COP24 ENDS WITHOUT FIRM PROMISES TO RAISE CLIMATE ACTION, AMBITION
KATOWICE, Poland – Just two months after the UN’s Intergovernmental Panel on Climate Change (IPCC) warned we have 12 years left to save the world, COP24 ended with no clear promise of enhanced climate action.
COP24 led to an approved Paris Agreement rulebook, but no clear, collective commitment to enhance climate action targets – Nationally Determined Contributions (NDCs) – was reached despite expectations that Katowice would deliver step-change.
Greenpeace International Executive Director Jennifer Morgan said:
“A year of climate disasters and a dire warning from the world’s top scientists should have led to so much more. Instead, governments let people down again as they ignored the science and the plight of the vulnerable. Recognising the urgency of raised ambition and adopting a set of rules for climate action is not nearly enough when whole nations face extinction.
“Without immediate action, even the strongest rules will not get us anywhere. People expected action and that is what governments did not deliver. This is morally unacceptable and they must now carry with them the outrage of people and come to the UN Secretary General’s summit in 2019 with higher climate action targets.”
Greenpeace urges governments to ramp up action immediately and prove they have heard the demands of people. The IPCC report should be the call to action – action that matches the pace and scale of the threat.
“We continue to witness an irresponsible divide between the vulnerable island states and impoverished countries pitted against those who would block climate action or who are immorally failing to act fast enough. People are fed up, outraged at these injustices and are taking action to defend their homes and children and pushing their leaders to act. These people are the hope of our generation and governments must finally stand with them and give us all reasons for hope,” Morgan added.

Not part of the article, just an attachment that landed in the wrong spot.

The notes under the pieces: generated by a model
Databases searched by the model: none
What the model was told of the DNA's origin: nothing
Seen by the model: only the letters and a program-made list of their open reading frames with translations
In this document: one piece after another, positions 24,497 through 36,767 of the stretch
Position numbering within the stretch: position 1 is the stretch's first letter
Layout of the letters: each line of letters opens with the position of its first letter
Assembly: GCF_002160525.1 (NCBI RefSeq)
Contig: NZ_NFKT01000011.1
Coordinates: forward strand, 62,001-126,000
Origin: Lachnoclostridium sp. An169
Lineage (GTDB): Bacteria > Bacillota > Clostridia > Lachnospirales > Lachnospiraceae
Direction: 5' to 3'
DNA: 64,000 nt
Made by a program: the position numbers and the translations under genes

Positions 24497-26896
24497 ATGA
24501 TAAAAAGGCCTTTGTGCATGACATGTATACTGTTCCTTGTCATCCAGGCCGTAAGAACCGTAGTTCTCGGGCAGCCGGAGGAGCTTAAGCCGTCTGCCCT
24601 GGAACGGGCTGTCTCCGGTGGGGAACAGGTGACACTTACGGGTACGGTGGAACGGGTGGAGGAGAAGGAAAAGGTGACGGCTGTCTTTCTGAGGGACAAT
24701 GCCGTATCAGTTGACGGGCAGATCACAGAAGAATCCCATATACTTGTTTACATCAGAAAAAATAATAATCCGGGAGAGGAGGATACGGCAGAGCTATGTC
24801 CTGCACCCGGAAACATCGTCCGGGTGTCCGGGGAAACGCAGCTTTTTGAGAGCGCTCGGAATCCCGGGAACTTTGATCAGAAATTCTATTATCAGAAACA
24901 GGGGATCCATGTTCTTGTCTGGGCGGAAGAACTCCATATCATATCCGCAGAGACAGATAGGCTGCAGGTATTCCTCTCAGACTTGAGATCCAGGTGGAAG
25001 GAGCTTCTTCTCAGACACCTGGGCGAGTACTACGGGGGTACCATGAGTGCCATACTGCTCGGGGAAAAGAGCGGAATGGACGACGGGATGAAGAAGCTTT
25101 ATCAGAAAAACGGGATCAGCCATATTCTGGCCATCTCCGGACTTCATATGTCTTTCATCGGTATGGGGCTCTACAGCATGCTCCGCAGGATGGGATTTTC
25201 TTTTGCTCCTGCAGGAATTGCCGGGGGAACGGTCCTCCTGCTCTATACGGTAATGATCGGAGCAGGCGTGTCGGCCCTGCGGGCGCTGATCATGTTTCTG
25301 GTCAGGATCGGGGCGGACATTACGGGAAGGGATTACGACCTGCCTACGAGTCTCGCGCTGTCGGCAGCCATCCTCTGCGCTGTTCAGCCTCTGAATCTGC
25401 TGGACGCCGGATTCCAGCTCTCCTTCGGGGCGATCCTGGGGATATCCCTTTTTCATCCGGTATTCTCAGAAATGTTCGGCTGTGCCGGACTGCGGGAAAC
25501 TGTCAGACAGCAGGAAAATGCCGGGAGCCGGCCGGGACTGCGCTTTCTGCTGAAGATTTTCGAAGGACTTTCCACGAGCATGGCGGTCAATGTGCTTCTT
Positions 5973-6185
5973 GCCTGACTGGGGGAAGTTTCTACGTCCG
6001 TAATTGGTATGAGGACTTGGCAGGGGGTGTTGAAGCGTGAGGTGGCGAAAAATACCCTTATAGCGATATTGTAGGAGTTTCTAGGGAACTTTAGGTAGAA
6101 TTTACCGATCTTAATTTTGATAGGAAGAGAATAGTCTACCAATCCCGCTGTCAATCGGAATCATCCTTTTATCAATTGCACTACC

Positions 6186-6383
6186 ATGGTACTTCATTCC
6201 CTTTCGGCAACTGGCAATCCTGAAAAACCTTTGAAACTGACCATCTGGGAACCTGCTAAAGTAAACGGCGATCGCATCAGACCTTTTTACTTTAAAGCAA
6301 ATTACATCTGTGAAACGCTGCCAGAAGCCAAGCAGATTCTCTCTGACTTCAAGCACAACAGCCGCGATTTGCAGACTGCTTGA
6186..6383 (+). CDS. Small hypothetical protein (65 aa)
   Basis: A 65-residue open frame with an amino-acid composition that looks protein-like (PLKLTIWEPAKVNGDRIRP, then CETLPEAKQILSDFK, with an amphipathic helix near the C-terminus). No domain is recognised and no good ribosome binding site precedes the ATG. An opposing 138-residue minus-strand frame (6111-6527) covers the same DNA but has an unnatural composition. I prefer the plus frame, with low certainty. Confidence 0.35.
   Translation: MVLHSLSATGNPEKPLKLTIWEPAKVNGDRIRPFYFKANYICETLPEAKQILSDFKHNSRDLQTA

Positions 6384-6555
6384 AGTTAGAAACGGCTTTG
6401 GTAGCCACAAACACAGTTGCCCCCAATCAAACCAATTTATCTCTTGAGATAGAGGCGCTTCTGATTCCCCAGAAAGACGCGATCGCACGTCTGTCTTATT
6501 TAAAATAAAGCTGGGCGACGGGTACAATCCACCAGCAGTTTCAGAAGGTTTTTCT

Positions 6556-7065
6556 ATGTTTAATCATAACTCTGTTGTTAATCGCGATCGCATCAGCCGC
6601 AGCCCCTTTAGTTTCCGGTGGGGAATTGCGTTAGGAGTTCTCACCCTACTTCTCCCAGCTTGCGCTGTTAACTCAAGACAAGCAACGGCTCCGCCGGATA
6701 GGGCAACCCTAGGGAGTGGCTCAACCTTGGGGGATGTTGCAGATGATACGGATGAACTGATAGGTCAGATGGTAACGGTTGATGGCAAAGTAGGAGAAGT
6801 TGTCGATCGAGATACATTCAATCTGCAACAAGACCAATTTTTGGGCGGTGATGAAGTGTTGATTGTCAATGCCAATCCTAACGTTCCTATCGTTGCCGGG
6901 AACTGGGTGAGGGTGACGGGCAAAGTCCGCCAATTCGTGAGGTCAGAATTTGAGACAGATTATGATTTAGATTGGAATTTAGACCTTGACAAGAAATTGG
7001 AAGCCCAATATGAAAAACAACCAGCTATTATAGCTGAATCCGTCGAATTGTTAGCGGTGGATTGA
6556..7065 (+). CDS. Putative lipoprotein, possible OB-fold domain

Greenpeace East Asia Senior Global Policy Advisor Li Shuo said:
“If Paris set the destination, the rulebook is the roadmap to get there. We’ve now got a solid rulebook with binding common rules to ensure that climate actions can be compared and the concerns of vulnerable countries taken into account. Completing the rulebook demonstrates the resolve of major emerging economies to do more. It also signals clear support for multilateralism and that rules are still possible despite turbulent geopolitics. These rules now provide a backbone to the Paris Agreement and must be strengthened in coming years.”
Greenpeace Poland campaigner Pawel Szypulski said:
“In Poland, there’s a clear rift between political elites who are guilty of a lack of ambition and are supporting the continued use of coal while people are calling for strong climate action. Two out of three Poles support a coal phase-out by 2030. The science is clear, we’ve got 12 years left and the technical means to avoid catastrophe. Now politicians need to listen and act.”